3 reasons executives should care about employee engagement

Employees are not lowly minions out to do the board’s bidding. Take employees happiness and satisfaction seriously, or watch the company wither.

Her neck stiffened, her jaw clenched, and her words strained from disbelief or anger: “We don’t need employees’ input on strategy. We’re the board. They do as we say.

And with that, the board president’s proclamation ended.

The smell of antiquity gushed from her mouth as she uttered her words. Satisfied with her message and ignorant to its implications, the board president managed to reinforce the moat between her ivory tower and employees.

In one harrumph her traditional perspective disregarded the countless stories of commitment displayed in late nights and missed family events—even the battle scars from project implementations.

Waved off with the proverbial “It’s their job” remark, the board president’s words dehumanized the workplace and those in the arena with blood, dirt and tears marring their faces.

It’s common. It’s unfortunate. And it chips away at employee engagement.

Why should the board care about employee engagement?

1. Employee engagement affects corporate growth.

Board members who disregard the collective narrative of employees’ contributions disassociate themselves from corporate reality. When you view employment as a means to a profitable end, you alienate people. Alienated people stop caring. Hard work, creativity and innovation suffocate, which negatively influences corporate growth goals.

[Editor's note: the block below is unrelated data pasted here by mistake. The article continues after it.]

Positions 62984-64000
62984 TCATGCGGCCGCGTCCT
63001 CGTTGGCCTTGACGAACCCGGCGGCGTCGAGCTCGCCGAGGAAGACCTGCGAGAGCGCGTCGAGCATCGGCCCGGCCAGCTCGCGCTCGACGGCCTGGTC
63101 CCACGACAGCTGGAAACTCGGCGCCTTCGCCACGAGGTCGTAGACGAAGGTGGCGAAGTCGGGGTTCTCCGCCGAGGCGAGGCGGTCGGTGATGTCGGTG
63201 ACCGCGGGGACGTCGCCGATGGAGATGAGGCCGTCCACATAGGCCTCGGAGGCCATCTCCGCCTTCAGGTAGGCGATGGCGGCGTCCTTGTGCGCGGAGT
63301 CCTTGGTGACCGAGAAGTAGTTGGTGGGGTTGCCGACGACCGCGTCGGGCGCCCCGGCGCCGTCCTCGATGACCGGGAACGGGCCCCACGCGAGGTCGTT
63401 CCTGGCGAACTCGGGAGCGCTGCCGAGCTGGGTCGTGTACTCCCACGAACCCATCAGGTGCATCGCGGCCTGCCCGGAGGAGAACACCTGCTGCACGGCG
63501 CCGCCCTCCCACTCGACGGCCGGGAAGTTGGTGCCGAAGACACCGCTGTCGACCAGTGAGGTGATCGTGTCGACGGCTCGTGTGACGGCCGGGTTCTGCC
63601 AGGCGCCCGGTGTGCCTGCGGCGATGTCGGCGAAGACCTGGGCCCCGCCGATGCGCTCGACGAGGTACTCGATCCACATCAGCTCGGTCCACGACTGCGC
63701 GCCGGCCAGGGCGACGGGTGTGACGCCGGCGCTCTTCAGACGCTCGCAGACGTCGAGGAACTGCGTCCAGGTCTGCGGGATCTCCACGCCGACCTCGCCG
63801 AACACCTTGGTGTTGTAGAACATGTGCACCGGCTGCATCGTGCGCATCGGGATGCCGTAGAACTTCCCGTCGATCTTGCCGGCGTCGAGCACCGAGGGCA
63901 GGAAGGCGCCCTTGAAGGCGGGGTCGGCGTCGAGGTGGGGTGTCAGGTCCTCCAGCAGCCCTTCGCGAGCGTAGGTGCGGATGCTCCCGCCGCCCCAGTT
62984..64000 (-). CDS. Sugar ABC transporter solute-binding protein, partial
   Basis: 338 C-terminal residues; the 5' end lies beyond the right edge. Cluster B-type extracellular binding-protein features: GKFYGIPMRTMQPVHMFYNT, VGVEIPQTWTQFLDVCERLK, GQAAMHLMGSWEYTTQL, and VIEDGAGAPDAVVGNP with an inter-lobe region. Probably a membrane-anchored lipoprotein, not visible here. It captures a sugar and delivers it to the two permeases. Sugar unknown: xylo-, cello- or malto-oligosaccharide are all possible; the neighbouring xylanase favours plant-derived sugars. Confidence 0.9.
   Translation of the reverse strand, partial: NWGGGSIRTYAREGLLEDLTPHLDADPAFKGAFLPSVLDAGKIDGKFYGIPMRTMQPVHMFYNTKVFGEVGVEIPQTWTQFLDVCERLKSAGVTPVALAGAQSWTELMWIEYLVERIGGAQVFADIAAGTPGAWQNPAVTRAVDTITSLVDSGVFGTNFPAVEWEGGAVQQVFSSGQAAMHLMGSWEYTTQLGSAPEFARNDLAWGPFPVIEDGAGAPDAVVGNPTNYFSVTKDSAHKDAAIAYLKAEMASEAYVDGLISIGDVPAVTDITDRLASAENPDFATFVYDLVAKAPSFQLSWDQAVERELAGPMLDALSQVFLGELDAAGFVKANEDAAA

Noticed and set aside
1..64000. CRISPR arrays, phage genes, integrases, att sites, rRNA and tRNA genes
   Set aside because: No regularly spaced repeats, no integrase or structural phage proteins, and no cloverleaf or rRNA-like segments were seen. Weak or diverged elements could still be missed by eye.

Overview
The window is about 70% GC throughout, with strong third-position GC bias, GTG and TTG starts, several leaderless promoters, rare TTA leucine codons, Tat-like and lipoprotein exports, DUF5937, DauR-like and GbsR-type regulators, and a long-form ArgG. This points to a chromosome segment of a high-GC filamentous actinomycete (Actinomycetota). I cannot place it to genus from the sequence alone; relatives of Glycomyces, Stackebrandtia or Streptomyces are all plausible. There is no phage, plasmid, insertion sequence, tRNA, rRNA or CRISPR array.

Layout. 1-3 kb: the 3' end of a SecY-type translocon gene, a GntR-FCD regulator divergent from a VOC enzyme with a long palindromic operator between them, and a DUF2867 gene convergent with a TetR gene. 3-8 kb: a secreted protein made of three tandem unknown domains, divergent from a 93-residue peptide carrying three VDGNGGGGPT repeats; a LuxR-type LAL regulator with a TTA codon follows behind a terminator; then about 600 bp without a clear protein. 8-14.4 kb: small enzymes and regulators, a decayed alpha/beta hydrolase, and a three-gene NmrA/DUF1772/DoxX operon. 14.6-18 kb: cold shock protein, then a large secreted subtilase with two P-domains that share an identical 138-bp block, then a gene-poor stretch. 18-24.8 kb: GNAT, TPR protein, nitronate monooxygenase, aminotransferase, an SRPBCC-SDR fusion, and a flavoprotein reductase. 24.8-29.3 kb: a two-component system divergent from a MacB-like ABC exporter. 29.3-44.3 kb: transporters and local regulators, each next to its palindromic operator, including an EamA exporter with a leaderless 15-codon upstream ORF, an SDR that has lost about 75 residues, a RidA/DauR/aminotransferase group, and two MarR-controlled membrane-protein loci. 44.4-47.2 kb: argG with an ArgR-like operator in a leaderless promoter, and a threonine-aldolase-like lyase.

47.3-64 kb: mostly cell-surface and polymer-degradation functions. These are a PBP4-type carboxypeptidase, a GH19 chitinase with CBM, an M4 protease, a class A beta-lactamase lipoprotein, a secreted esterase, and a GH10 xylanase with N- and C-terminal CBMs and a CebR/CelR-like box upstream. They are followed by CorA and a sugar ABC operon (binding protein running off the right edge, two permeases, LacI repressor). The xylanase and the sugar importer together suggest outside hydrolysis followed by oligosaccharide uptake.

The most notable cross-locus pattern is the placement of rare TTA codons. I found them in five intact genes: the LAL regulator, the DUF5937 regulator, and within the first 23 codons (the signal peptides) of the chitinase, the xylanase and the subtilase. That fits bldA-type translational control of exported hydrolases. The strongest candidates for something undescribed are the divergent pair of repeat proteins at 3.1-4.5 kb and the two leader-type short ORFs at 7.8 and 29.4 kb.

2. A companys culture exists to support employees.

Board members who view the organization from an ivory tower will not understand the culture in which managers and employees work. Board members are also stewards of the corporate culture. They are not culture renegades. A company’s culture isn’t supposed to support the board; it supports those who must implement the solutions that align with the business’s mission.

3. Employees grow disillusioned when the board tells them they don t matter.

When a board’s actions are incongruent with the company’s values and mission, the board tells all employees and customers that the organization’s purpose doesn’t matter. Employees grow disillusioned and discontent as the board waters down the business’s reason for existence.

Employee engagement is a board concern. The board’s actions influence and shape results and the work environment. Outdated, dehumanizing perspectives of employees broadcast a message that employees don’t matter. Eventually employees will view the board as out of touch, arrogant and useless to the purpose of the organization.

We don’t need more useless and outdated management beliefs.

A version of this article originally appeared on SAP’s Business Innovation blog.

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